How to cite this article: Bellos F, Alpermann T, Gouberman E, Haferlach C, Schnittger S, Haferlach T, Kern W. Evaluation of flow cytometric assessment of myeloid nuclear differentiation antigen expression as a diagnostic marker for myelodysplastic syndromes in a series of 269 patients. Cytometry Part B 2012; 82B: 295–304.
Evaluation of flow cytometric assessment of myeloid nuclear differentiation antigen expression as a diagnostic marker for myelodysplastic syndromes in a series of 269 patients†
Article first published online: 17 MAY 2012
Copyright © 2012 International Clinical Cytometry Society
Cytometry Part B: Clinical Cytometry
Volume 82B, Issue 5, pages 295–304, September 2012
How to Cite
Bellos, F., Alpermann, T., Gouberman, E., Haferlach, C., Schnittger, S., Haferlach, T. and Kern, W. (2012), Evaluation of flow cytometric assessment of myeloid nuclear differentiation antigen expression as a diagnostic marker for myelodysplastic syndromes in a series of 269 patients. Cytometry, 82B: 295–304. doi: 10.1002/cyto.b.21026
- Issue published online: 6 SEP 2012
- Article first published online: 17 MAY 2012
- Accepted manuscript online: 16 APR 2012 11:33AM EST
- Manuscript Accepted: 6 APR 2012
- Manuscript Revised: 30 MAR 2012
- Manuscript Received: 19 JAN 2012
- myeloid nuclear differentiation antigen (MNDA);
- myelodysplastic syndrome (MDS);
- flow cytometry;
Myeloid nuclear differentiation antigen (MNDA) is expressed in myelomonocytic cells with highest levels in mature granulocytes and monocytes. It is suggested to be expressed more weakly in patients with myelodysplastic syndromes (MDS). The analysis of MNDA therefore may improve diagnostic capabilities of multiparameter flow cytometry (MFC) in MDS.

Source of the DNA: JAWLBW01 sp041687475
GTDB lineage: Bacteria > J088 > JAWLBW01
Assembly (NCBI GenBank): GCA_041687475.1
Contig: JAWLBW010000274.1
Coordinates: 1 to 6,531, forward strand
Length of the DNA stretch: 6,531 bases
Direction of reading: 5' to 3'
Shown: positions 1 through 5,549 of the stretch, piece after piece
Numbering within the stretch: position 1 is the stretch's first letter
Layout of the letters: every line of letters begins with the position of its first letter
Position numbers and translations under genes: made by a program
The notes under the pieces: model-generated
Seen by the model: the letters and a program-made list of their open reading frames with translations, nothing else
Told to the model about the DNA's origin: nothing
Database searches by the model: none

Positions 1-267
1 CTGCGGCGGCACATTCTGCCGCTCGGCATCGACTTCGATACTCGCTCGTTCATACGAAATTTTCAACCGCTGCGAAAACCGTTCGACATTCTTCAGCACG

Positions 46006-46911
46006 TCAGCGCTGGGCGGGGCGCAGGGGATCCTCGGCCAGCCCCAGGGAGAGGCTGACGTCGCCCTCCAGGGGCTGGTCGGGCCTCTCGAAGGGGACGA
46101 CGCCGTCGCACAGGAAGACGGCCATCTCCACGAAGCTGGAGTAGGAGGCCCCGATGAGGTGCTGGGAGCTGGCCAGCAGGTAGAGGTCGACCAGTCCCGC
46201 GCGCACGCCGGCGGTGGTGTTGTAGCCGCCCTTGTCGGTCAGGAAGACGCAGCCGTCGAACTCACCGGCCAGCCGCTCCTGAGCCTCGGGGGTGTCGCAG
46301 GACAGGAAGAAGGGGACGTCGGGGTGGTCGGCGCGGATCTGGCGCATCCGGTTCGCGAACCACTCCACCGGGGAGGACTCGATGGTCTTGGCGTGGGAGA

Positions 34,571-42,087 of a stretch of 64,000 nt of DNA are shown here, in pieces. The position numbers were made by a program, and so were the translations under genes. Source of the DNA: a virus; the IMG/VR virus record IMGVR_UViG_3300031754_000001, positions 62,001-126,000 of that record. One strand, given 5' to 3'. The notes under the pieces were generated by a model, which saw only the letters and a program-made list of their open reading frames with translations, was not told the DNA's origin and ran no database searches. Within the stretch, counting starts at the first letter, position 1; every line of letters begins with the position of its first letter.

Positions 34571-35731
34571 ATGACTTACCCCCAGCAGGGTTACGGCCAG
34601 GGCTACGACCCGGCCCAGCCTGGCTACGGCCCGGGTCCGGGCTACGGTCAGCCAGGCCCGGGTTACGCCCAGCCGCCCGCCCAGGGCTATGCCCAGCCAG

We used MFC for detection of MNDA expression in 269 patients with suspected or known MDS, acute myeloid leukemia (AML) or chronic myelomonocytic leukemia (CMML), cytopenia of unknown cause or without malignancy (negative controls). Results were compared with the diagnoses revealed by cytomorphology (CM) and cytogenetics (CG).
Percentages of granulocytes and monocytes with diminished MNDA expression (dimG and dimM) were higher in patients with MDS (mean ± SD, 20% ± 20%, P < 0.001 and 31% ± 24%, P < 0.001) and AML (27% ± 27%, P = 0.007 and 45% ± 31%, P = 0.001) diagnosed by CM, vs. patients without MDS (8% ± 10% and 16% ± 11%), respectively. Significant differences were also found for mean fluorescence intensity (MFI) of MNDA in monocytes which was lower in MDS (mean ± SD, 71 ± 36, P = 0.004) and AML (55 ± 39, P < 0.001) vs. no MDS samples (85 ± 28), respectively. Within patients with MDS, cases with cytogenetic aberrations showed a trend to higher %dimG (24% ± 18%, P = 0.083) compared with those without (16% ± 21%). Cut-off values for %dimG (12%) and %dimM (22%) as well as for MFI in monocytes (72) were defined capable of discriminating between MDS and non-MDS.
MNDA expression in bone marrow cells can be assessed reliably by MFC and may facilitate evaluation of dyspoiesis when added to a standard MDS MFC panel. © 2012 International Clinical Cytometry Society